Since Basecamp, the company’s flagship project management software, was released by 37Signals thirteen years ago, it has been thirteen years.
Basecamp was originally created to help freelancers manage website design projects. It has since grown to be one of the most popular project management solutions. Basecamp is a huge success with over 285,000 customers and 15 million users. There are hundreds of thousands of completed projects.
Basecamp’s collaborative approach to project management and simplicity stood out against the complexity and waterfall method of Microsoft Project, which was released when it was first launched in 2004. Basecamp’s motto has been “Simple is the Best” for over ten years. It has managed to avoid feature bloat and keep the user experience simple to use and understand.
This philosophy of simplicity uber everything has its critics. Basecamp’s lack of basic functionality such as embedded time tracking and an easy task list view is a common complaint online.
In the ensuing decade, hundreds of new products in project management software have been developed. Many offer similar usability at a lower (or comparable) price.
The Best Basecamp Alternatives
Two distinct criteria are met by the twelvePM software products below:
These 12 project management systems are worth a look if Basecamp is something you are considering or if Basecamp is something you already use and are looking for alternatives. The solutions on this list are all web-based and true Basecamp alternatives.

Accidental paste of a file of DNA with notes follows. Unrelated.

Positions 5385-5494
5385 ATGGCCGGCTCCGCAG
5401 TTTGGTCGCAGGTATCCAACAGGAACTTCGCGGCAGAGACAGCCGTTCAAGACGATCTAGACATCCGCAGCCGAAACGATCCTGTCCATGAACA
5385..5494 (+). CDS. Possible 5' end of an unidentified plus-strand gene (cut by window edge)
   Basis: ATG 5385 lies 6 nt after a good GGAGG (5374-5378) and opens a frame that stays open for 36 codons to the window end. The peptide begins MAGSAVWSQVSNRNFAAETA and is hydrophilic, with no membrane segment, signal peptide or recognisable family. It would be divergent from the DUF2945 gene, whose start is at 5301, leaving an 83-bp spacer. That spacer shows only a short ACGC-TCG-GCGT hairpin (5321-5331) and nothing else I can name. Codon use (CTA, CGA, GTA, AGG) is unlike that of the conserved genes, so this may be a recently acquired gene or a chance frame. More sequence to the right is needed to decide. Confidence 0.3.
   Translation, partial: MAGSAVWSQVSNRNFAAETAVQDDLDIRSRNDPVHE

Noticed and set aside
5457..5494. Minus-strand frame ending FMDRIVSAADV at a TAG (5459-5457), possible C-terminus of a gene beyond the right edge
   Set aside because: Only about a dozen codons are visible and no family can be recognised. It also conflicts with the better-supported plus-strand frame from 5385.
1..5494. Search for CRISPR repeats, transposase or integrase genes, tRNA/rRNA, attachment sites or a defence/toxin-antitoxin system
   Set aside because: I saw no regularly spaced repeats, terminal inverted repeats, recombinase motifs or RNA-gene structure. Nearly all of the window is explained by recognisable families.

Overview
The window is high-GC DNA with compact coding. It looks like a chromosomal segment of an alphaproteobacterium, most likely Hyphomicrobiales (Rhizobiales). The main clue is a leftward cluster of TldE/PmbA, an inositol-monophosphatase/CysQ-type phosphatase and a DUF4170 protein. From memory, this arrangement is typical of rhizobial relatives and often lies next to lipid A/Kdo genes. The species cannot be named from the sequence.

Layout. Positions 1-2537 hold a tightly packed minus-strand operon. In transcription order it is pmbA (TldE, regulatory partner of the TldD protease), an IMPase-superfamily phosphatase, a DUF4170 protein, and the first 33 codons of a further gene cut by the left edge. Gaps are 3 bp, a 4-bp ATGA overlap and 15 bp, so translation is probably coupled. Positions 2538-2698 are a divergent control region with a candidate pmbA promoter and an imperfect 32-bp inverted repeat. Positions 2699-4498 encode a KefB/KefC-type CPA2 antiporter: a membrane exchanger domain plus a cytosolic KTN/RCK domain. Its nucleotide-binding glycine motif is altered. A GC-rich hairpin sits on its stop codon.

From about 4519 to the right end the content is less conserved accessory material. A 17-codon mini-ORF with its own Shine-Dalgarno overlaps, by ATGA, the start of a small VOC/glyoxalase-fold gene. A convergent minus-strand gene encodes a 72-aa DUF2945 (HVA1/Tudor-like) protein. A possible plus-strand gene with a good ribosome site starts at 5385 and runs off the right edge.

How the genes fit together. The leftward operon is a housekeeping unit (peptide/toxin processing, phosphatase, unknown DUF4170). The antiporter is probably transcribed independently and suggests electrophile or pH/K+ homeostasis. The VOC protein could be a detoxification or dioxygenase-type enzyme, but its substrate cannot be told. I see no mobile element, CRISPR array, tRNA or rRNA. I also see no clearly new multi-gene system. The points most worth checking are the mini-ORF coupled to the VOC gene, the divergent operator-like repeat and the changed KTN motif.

This article examines 12 highly rated Basecamp alternatives. You can see the complete list of Basecamp alternatives here. Leave a review
ActiveCollab is available in web-based and self hosted flavors. It has over 10,000 customers, including majors like Adobe, Harvard University and Apple. The offering also includes a modern, sleek UI and integration with Xero to track time and invoicing.
ActiveCollab starts at $25 a month for the SaaS edition, which includes five users and 5GB of storage. Unlimited projects are also included. The $299 per-month version allows unlimited users, 500GB storage, unlimited projects, as well as unlimited users. You can also purchase a self-hosted version for $499 to customize and tweak the software.
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Asana boasts over 40,000 customers including Uber, Tesla, and Dropbox.
Asana’s price is determined by the number of users. The first 15 users are free. After 15 users, premium tiers begin at $8.33 per month. All tiers offer unlimited tasks and projects. Premium tiers allow for private projects, unlimited dashboards and advanced reporting. Priority support is also available.
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Atlassian’s JIRA has over 35,000 customers and over 45,500,000 users. It is a great Basecamp alternative to tech teams. Some of the clients include Pandora, Twitter, and NASA. JIRA integrates with Google Apps for time management and tracking. It also includes an HTML5 enabled mobile interface that allows team members to access the JIRA app from anywhere.
Pricing starts at $10 per user for 10 users, and rises to $1,000 per user for 2,000. JIRA, like ActiveCollab has a self-hosted option. This allows you to pay $10 per user for ten, $1,200 per 25 users, or up to larger enterprise packages. Atlassian will allow you to use JIRA for qualified open-source projects.
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This is billed as “the closest free option you will ever find.”